Aha words can’t describe the feeling and the way you lied.”

There was a lot of noise like a vacuum cleaner also as he sang. I asked the receptionist about it and she said,

“Oh, that’s our kestrel man – hoovers in the dark” (say it quickly!)


A-Z is for alphabet

It’s Wednesday and it’s over to my guest blogger, Rambler5319, to sum up the last month’s blogging challenge with a fascinating look at the alphabet as we know it….

Given that LLM has been doing the letters from A to Z through April, I thought it might be an idea to close the whole thing with a look at the alphabet as a concept. How many letters do you think are in the English Alphabet? I’ll tell you – it’s 18. Now before you start shooting me down…. Think about it!

How did we get our letters? Who said eventually there should be only 26? Why 26 anyway as opposed to 25 or 27? Were there more or less at any time during its history?

Even the word alphabet itself, as you know, is made from the first two letters of the Greek alphabet: “Alpha” & “Beta”. (I do wonder why we don’t use a term like A-Z to represent it as they are the first and last letters and kind of encompass what the whole thing is. What about the revolutionary phonetic 8-2-Z or just 82Z? Following the Greek it would of course come over to us as the “Alpha-ome” or “Alpha-omeg” as “Omega” is their last letter not “Z”.

I suppose one thing is difficult to comprehend is how do you think outside of this set of letters which we have all known since we learnt them in primary school and from early reading books at home. We can express all our thoughts using these 26 so why would there be more? What use would they be anyway?

Of course it does make a difference which country’s alphabet you are referring to. Think of Germany where they have 30 letters in their alphabet; Albania has 36; Greece 24 and so on. It’s interesting to ponder how all the different alphabets developed and how time has changed what is deemed useful and what not.

Apparently it all goes back to an alphabet from around 1600BC from ancient Phoenicia from which many of our modern day alphabets derive. It was made up of consonants and didn’t have any vowels. Now already, if you’re like me, you’re thinking how can you write without vowels? It can’t make sense. However if you grow up never using vowels in their written form you don’t have a problem. You learn the way to write that the culture you’re in writes. Put simply, it means you make a sound with the letters which is taught to you. So if, for example you learn the word dg but you hear it as “dog” when spoken by others you will simply say “dog” when you see the letters dg and so the “o” is not needed. The problem comes if you need to represent “dig”. It might be “dg” again but you would have to tell correct pronunciation by the context. Just think of “refuse” and “refuse” in English: one sound is “reff use” for rubbish, one is “re fuse” for turn down or deny. I remember years ago I did write a number of letters to various people and did just that – missed out all the vowels. Surprisingly there was very little problem. The most issues came when using the short words like an which would appear as just “n” (so could also be an, in, on or even one and so on) but often the context would enable correct interpretation. The single letters I and a were just not shown so would require a bit of reasoning to see if they should be in at a particular point. Try this paragraph below – each group of letters is actually one word so single letters need something adding in front/behind or both:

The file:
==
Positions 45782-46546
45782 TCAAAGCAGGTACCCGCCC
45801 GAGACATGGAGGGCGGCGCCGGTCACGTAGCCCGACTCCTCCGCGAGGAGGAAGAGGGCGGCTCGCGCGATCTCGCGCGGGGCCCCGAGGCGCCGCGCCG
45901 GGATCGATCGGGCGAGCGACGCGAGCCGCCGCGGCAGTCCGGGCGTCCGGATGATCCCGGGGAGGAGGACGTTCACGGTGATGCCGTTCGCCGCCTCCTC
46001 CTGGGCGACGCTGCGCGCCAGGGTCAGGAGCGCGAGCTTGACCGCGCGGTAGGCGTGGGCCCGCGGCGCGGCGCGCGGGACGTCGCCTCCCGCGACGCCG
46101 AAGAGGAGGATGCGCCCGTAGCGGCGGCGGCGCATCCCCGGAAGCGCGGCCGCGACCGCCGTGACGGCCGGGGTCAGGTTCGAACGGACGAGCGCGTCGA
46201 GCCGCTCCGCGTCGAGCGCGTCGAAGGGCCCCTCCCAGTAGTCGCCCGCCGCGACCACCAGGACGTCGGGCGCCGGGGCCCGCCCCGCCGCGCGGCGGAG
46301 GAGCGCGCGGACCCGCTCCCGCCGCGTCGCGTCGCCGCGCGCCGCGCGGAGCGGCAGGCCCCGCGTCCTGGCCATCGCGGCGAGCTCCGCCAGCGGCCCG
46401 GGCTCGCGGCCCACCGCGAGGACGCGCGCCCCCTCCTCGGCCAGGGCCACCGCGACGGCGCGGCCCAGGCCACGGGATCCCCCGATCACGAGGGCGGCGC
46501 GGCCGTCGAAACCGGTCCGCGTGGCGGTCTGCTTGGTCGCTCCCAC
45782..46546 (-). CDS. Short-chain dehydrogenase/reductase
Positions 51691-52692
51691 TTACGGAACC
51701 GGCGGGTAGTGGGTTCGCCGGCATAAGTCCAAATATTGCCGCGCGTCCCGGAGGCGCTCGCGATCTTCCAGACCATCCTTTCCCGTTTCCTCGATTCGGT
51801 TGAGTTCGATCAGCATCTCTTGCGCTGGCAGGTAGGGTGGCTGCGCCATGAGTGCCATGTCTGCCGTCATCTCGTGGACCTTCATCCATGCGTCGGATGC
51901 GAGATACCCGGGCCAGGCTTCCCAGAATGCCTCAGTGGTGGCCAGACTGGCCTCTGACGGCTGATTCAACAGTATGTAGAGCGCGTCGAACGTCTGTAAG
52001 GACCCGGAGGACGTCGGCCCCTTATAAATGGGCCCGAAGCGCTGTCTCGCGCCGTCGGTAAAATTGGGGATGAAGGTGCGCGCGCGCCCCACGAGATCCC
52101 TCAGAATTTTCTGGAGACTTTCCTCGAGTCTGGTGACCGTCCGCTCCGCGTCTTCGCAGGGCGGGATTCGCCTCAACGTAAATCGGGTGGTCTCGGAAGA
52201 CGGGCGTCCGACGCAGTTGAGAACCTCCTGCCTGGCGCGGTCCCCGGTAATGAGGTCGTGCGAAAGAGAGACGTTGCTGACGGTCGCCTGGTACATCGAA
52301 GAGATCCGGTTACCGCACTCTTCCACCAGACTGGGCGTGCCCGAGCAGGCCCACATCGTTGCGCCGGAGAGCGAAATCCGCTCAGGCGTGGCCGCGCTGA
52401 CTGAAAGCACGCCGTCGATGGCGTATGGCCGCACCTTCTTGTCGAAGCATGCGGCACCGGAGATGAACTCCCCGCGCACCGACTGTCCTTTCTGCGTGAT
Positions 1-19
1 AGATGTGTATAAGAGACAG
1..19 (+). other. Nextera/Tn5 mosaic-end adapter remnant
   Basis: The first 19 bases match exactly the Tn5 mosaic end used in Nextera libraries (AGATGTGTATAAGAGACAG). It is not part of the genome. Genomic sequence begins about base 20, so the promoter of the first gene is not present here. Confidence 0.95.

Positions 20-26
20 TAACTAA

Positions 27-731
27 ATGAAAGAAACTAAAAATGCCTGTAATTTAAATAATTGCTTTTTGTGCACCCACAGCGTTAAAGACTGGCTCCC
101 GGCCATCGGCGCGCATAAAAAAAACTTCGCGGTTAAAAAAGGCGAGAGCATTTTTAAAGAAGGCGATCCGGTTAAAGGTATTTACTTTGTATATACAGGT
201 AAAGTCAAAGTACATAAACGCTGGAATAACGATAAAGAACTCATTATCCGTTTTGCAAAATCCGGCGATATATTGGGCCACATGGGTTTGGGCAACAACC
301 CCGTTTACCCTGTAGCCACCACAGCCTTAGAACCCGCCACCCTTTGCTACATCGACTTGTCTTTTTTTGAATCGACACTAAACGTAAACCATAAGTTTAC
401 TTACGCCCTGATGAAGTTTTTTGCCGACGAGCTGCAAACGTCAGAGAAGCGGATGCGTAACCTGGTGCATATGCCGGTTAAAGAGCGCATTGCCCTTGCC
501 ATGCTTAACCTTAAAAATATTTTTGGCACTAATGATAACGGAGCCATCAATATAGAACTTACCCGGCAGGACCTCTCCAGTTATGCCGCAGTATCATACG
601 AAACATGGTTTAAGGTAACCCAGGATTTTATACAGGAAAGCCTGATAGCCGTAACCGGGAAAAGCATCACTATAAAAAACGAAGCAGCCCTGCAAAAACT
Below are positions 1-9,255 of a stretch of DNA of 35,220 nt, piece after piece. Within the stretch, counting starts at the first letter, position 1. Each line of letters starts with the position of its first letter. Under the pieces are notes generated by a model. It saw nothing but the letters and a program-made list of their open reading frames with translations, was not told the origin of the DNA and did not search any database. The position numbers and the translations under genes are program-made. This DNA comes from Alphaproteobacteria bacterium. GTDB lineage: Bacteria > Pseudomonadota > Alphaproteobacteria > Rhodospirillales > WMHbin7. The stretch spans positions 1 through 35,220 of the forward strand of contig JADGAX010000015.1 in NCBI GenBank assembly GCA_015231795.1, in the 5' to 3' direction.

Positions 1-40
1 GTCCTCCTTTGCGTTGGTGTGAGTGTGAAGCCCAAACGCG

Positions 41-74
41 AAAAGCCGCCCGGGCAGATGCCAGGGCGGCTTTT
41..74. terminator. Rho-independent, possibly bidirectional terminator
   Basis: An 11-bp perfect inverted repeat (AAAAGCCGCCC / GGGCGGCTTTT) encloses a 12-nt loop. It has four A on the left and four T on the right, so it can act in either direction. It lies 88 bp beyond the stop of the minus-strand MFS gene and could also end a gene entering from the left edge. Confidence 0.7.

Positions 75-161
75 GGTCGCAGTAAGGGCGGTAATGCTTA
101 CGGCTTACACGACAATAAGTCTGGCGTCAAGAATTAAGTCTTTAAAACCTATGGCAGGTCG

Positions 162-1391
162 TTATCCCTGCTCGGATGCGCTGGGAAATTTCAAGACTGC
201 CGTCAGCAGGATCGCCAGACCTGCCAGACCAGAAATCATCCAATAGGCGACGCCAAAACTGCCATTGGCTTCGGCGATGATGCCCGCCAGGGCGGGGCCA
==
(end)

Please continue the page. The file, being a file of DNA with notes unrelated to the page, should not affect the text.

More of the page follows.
Th s f twnty-sx lphbt lttrs n r nglsh systm nbls s t rprsnt ds, cncpts nd snds sng wrds md p frm ths

dffrnt lttrs. Ths s why lrnng t rd s s mprtnt s t nbls cmmnctn; t nbls s t ndrstnd wht smn ls s syng nd

wht thy wnt. t s ssntl fr s t b bl t pss n nfrmtn frm gnrtn t gnrtn, frm tchr t ppl, frm mnngr t shp flr

wrkr nd s n. f w mss t th vwls t shrtns ll r wrds (s lss ffrt nvlvd sm wld sy) bt ls my prdc msndrstndngs.

I’ll give you the full version at the end but, seriously, just stop for a moment and see what you can make of it.

English didn’t really standardise until printing came along (late 15th century) which required people to use a particular method of spelling for the presses. There are a number of letters (symbols?) now defunct but which explain some of the oddities in English pronunciation.

As an example, one letter pronounced “yog” but written “yogh” looks like a number 3 but is actually like a copperplate “z” with a tail. One of our current Liberal Democrat MPs is called Sir Menzies Campbell. Hands up everyone who thinks his name is pronounced “Men-zees” (and yes that was me when I first saw it). When he appeared on TV he was introduced or mentioned in the news as Sir “Ming-iss” Campbell. How did that happen? Well apparently it’s all down to this letter “yogh” which is written like the “z” but pronounced with a “g” sound; it’s a bit more complicated than that but I reckon the detailed phonetics explanation may bore you. You have the same with the surname “Dalziel”. (There was a UK detective prog called “Dalziel & Pascoe”.) Again you want to say “Dal-zeel” or “Dal-zee-ell” but it’s pronounced “Dee-ell”. In my youth I visited a place spelt Cholmondeley and I said “Chol-mon-dell-ee” to the telephone operator and she said “Oh, you mean “Chum-lee”? Think of the surname “Featherstonehough” – Feather-stone-huff? Nope – It’s “Fanshaw”.

And finally a gem from the John Menzies own website (

Can you read this correctly:

A lively young damsel named Menzies

Inquired: “Do you know what this thenzies?”

Her aunt, with a gasp,

Replied: “It’s a wasp,

And you’re holding the end where the stenzies.”

Remember the Menzies to Ming-iss and do the same for the other “enzies” endings. Got it?

The other area which is already producing additional letters to our alphabet is the whole text-speak thing. Think of some of the abbreviations which are replacing phonetic sounds from our words: gr8 for great mean 8 = ”eat”, 4 means “for” or “four” (context to decide) and so on. I even thought of one which I don’t think is out there yet (and probably not likely to be) –


Have you got it? It’s lol written as capital LOL: move O left into L and flip the other L through 180⁰ and move left to make the square and there you have it. I’ve invented a new letter! You saw it first here, you are looking at the future.

And, of course, if you want to finish a message an “x”, you could maybe get


Now back to that paragraph with the challenge. Here’s how the full version reads:

The use of twenty-six alphabet letters in our English system enables us to represent ideas, concepts and sounds using words made up from those different letters. This is why learning to read is so important as it enables communication; it enables us to understand what someone else is saying and what they want. It is essential for us to be able to pass on information from generation to generation, from teacher to pupil, from mananger to shop floor worker and so on. If we miss out the vowels it shortens all our words (so less effort involved some would say) but also may produce misunderstandings.

Hope you got it ok.

PS I’m standing by for some tricky replies/comments as I’m sure some of you will want to have a go at me.